The Tiger Lillies' latest collaborative presentation, The Gorey End, is not a direct follow-up to the phenomenon that was Shockheaded Peter. Like that show, it features adaptations by accordionist and "castrato" vocalist Martyn Jacques of another's works, in this case unpublished writings by the late poet and illustrator Edward Gorey. But where the earlier piece also had an extreme theatricality and a broad narrative, the current offering places the songs in a straightforward concert format, augmented by a series of recitations from Gorey's extant works by a clutch of actresses led by Eleanor Bron. It's a kind of sepulchrally comic revue.
The proceedings are once again compered by the striking figure of Julian Bleach, this time costumed as a living reproduction of Death from the frontispiece of Gorey's "greatest hit", "The Gashlycrumb Tinies" ("A is for Amy who fell down the stairs/B is for Basil, assaulted by bears..."), and indeed accompanied for that poem by a young girl, making a picture at once winsome and sinister.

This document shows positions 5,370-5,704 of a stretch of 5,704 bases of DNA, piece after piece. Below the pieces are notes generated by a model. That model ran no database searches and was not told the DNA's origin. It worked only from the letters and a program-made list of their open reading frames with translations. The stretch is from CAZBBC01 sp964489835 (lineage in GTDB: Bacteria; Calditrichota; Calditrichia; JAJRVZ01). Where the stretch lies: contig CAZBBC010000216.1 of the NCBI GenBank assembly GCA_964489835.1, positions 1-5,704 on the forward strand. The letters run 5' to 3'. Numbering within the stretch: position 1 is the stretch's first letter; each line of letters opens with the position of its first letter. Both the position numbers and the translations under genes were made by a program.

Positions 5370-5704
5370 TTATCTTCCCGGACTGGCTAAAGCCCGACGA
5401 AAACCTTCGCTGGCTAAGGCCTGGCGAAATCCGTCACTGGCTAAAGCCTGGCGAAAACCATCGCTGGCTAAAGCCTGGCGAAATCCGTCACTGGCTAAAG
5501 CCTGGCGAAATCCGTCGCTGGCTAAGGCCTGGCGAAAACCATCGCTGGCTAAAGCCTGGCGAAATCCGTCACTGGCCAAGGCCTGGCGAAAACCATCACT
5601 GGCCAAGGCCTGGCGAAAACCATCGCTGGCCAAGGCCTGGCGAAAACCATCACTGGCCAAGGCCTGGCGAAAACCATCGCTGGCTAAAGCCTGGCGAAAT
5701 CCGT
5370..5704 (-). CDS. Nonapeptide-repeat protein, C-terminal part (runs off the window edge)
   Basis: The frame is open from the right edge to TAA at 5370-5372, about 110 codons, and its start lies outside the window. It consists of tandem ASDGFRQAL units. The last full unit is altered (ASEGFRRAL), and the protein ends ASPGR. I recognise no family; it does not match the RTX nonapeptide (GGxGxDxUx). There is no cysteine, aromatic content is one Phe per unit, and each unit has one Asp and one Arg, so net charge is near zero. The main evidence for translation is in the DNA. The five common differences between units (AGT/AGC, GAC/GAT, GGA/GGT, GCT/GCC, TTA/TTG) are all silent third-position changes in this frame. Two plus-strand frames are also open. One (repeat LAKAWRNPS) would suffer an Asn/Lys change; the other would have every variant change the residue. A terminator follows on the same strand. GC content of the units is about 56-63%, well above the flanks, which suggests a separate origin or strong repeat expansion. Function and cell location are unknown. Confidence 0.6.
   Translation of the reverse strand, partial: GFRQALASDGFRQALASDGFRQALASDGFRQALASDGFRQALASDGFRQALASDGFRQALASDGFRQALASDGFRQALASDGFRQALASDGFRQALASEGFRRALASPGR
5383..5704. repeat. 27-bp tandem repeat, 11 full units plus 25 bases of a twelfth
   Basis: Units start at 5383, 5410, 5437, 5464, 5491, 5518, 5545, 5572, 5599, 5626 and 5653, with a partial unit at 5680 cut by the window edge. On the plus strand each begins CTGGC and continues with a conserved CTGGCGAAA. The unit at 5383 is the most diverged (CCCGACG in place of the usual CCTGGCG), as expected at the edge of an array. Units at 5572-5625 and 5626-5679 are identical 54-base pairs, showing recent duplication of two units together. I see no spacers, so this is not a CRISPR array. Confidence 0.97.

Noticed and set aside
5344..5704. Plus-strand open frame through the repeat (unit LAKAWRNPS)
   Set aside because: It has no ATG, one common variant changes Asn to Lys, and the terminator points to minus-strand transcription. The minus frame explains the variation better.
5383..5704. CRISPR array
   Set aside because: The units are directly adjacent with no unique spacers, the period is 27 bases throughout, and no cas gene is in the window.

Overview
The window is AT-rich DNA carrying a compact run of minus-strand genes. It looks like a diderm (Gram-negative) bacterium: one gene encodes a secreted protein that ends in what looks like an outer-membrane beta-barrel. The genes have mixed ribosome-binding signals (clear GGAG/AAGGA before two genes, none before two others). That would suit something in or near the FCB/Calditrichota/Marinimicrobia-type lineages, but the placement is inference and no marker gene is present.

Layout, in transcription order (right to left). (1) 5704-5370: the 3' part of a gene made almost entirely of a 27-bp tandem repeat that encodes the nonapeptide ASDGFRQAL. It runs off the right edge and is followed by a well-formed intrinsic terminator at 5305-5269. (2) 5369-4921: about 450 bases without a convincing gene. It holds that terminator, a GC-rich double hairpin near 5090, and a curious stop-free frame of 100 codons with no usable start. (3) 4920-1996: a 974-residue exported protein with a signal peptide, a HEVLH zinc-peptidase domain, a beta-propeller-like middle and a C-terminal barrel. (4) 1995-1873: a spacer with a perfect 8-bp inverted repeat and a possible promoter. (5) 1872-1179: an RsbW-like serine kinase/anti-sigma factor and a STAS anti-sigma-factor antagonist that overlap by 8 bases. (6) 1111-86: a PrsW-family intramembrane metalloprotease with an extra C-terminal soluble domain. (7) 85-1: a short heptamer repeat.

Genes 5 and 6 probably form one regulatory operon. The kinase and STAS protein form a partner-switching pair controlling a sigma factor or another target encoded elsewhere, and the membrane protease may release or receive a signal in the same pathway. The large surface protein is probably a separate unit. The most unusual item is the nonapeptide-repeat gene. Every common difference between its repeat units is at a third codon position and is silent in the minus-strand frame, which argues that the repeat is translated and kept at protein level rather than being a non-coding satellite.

As with Heinrich Hoffmann whose Struwwelpeter verses were the source of Shockheaded Peter, Gorey's grimly chortlesome perspective meshes closely with Jacques' own songwriting persona, and works well with the group's grotesque Weimar-cabaret arrangements. On the first night at the Lyric Hammersmith, some of Jacques' vocals were rather submerged in the mix, obscuring the full grisly glory of a stream of deaths resulting from the mysterious elixir "QRV", or the tale of "The Besotted Mother", whose babe was dressed entirely in bunny fur and consequently torn to pieces by a pack of frenzied dogs.
The Lillies appear here alongside the Kronos Quartet, who sometimes provide simple chordal washes to fill out the sound of the basic trio; however, when Kronos are allowed their head, as on a cautionary tale about addiction to "Gin" or on the gorgeous encore of "Flying Robert" from the Hoffmann show, they attain their characteristic crystalline beauty. Atmosphere is added by Adrian Stout occasionally switching from contrabass to the eerily whooping musical saw.
The Gorey End lacks the sheer spectacular firepower to emulate its predecessor show's crossover sensation, but stands as an effective bridge to The Tiger Lillies' work in their own right and demonstrates why they are held so dear by such a disparate range of luminaries in various other performance fields.
Written for the Financial Times.
Copyright © Ian Shuttleworth; all rights reserved.
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